• sleepy
  • Veteran

    • 180

    • April 02, 2013, 03:05:44 pm
Re: UK Teachers - Pension
« Reply #173 on: June 14, 2019, 02:32:43 pm »
As a UK citizen, you must pay pension in SK for 120 months (10 years).

Once you reach this threshold you then *qualify* for regular monthly pension payments, from the Korean government, once you reach the Korean legal retirement age.

It is possible, to arrange to have this money sent to a foreign bank account, for the monthly payments.

You CANNOT get a lump sum, even once you reach retirement age.

If you've paid into k pension for less than 120 months, you get nothing.

If anyone wishes to disagree with this information. Go ahead. I dont care  ;D


  • HappyPlanetAbuser
  • Veteran

    • 175

    • May 30, 2019, 11:30:16 pm
    • in my car polluting your air
    more
Re: UK Teachers - Pension
« Reply #174 on: June 14, 2019, 02:40:08 pm »
Sounds incredibly dodgy to me seeing the steep birthrate decline in SK. Who's going to pay for all those liabilities to some far-off waegukins?
Drumpf kopf 2020!


  • daisygook
  • Veteran

    • 101

    • June 04, 2013, 05:03:56 pm
    • South Korea
Re: UK Teachers - Pension
« Reply #175 on: June 14, 2019, 03:07:05 pm »
I realise this is an old, old post, but I'm going with it anyway.

First this link:

http://www.koreaherald.com/view.php?ud=20090611000020

From what I understand, UK Citizens can, on reaching retirement age, claim back the lump sum of their contributions plus interest if they didn't pay in 10 years of contributions entitling them to a pension.

I have a few more years to go yet (either 2 or 5 depending on how they calculate it) but by then I will also be a Canadian and I suspect I will be able to count my 4 years in Korea towards the 10 years I need to qualify for a Canadian pension.

Watch this space ... for five years or so... I'll let you know what happens.

It's brought a tear to my eye to find I'm still registered on Waygook - it's been almost ten years since I left Korea. Loved it there, love teaching Koreans in Canada now too.


 :laugh:

glad you're enjoying post-Korea life  ;D

that's the thing, it's just the unknown for most of us, added in with the flimsy nature of Korean information/law that changes from one NPS employee to the next.  I'm on about 13 years pension contributions now which is about 850 000 won a month when I retire, but as that date is about 21 years away, I just never know what will happen between now and then.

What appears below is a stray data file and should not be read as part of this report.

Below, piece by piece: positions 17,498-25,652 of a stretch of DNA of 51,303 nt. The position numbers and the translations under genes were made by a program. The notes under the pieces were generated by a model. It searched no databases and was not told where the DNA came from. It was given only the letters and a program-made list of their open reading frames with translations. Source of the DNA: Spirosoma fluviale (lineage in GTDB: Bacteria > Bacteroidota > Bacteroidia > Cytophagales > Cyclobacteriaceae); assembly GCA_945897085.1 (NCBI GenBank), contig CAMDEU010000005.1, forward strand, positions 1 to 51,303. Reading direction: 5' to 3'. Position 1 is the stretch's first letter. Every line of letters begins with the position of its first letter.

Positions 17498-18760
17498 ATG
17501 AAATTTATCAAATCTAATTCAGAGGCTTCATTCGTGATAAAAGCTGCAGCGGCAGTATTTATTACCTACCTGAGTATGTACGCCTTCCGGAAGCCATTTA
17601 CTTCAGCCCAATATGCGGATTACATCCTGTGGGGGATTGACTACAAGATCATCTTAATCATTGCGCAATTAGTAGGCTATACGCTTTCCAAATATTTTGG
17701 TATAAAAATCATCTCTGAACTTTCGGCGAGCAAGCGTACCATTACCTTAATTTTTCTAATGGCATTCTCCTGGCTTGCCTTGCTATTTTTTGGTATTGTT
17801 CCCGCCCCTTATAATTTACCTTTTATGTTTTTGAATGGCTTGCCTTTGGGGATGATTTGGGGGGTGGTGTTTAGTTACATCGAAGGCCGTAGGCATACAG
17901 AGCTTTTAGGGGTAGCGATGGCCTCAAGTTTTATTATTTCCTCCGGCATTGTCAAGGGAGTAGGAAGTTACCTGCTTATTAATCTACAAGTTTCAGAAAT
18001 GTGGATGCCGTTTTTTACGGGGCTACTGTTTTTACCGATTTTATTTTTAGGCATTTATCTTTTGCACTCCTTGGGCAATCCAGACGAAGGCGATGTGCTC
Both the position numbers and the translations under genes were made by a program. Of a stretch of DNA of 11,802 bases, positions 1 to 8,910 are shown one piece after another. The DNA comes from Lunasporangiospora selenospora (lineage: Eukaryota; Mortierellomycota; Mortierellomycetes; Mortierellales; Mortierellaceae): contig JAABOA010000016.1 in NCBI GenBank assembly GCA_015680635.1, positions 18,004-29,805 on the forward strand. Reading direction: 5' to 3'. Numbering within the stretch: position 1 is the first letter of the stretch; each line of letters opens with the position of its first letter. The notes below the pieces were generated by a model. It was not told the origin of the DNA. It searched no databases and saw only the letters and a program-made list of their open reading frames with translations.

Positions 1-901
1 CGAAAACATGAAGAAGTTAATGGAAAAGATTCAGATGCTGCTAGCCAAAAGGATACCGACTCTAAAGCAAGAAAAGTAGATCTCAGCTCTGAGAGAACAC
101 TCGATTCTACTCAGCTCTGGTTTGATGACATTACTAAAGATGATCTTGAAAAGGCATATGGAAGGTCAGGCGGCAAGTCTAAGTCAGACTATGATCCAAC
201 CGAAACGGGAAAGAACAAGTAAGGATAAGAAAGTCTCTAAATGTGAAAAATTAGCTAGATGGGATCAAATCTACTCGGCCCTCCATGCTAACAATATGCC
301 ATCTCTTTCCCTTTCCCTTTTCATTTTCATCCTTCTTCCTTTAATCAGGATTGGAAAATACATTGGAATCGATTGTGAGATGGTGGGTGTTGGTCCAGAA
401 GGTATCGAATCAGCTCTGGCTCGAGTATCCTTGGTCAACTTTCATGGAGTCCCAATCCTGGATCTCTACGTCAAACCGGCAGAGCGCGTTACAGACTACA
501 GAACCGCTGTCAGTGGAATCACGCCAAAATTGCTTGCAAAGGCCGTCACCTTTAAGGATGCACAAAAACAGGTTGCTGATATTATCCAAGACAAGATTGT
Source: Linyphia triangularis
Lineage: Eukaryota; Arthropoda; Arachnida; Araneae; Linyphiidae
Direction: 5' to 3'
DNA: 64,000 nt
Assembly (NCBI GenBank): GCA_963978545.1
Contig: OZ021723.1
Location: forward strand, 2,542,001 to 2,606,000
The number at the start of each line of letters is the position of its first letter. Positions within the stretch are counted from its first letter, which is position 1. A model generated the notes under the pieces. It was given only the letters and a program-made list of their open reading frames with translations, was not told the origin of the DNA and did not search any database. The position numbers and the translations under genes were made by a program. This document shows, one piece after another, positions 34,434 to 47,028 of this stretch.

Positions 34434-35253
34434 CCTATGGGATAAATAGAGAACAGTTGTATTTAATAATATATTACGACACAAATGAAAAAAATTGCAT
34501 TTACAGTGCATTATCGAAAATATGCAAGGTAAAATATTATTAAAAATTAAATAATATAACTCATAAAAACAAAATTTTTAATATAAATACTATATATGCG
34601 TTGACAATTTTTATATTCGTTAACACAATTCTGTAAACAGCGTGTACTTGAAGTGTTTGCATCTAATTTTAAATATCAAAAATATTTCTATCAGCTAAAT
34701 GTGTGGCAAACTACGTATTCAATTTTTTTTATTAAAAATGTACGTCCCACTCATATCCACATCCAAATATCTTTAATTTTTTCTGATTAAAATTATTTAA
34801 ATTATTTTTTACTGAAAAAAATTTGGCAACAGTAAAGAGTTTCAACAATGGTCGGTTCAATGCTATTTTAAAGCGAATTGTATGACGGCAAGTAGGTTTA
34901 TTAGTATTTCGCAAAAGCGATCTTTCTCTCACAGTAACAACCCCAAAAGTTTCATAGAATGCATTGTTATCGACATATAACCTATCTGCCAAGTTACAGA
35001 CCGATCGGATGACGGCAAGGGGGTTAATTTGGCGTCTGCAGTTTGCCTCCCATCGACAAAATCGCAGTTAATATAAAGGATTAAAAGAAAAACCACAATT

please gladly, come back and give us an update in five years and we'll take it from there...  :cheesy:

You'll get 850 000 a month at retirement age if you carry on working here and paying into the pension until you're 60. If you leave in the next few years you are likely to get less than half that.


  • sleepy
  • Veteran

    • 180

    • April 02, 2013, 03:05:44 pm
Re: UK Teachers - Pension
« Reply #176 on: June 15, 2019, 10:10:22 am »
Yes, the yearly pension letter you get, gives you the amount of pension you will revieve, assuming you continue earning your current wage from now, until you reach 60.

They will be extending the retirement age for sure probably to 65 in the very near future.


Re: UK Teachers - Pension
« Reply #177 on: June 17, 2019, 07:03:11 am »
You'll get 850 000 a month at retirement age if you carry on working here and paying into the pension until you're 60. If you leave in the next few years you are likely to get less than half that.

Yep, of course it works like this, was having a bit of a maths brain meltdown on Friday as I thought I'm paying 130 000 a month but only getting this paltry amount back, not realising I was missing a zero.   :-[  As this is my last year, I wonder whether I would, if possible, continue making voluntary contributions to make sure I get this or whether it's worth it?  If I go and work in a European country for 20 years, then I'd qualify there too.  In short, no idea.

Still pretty sure, from the info on the pensions website, that I could get a lump sum refund after my retiring age.   :undecided: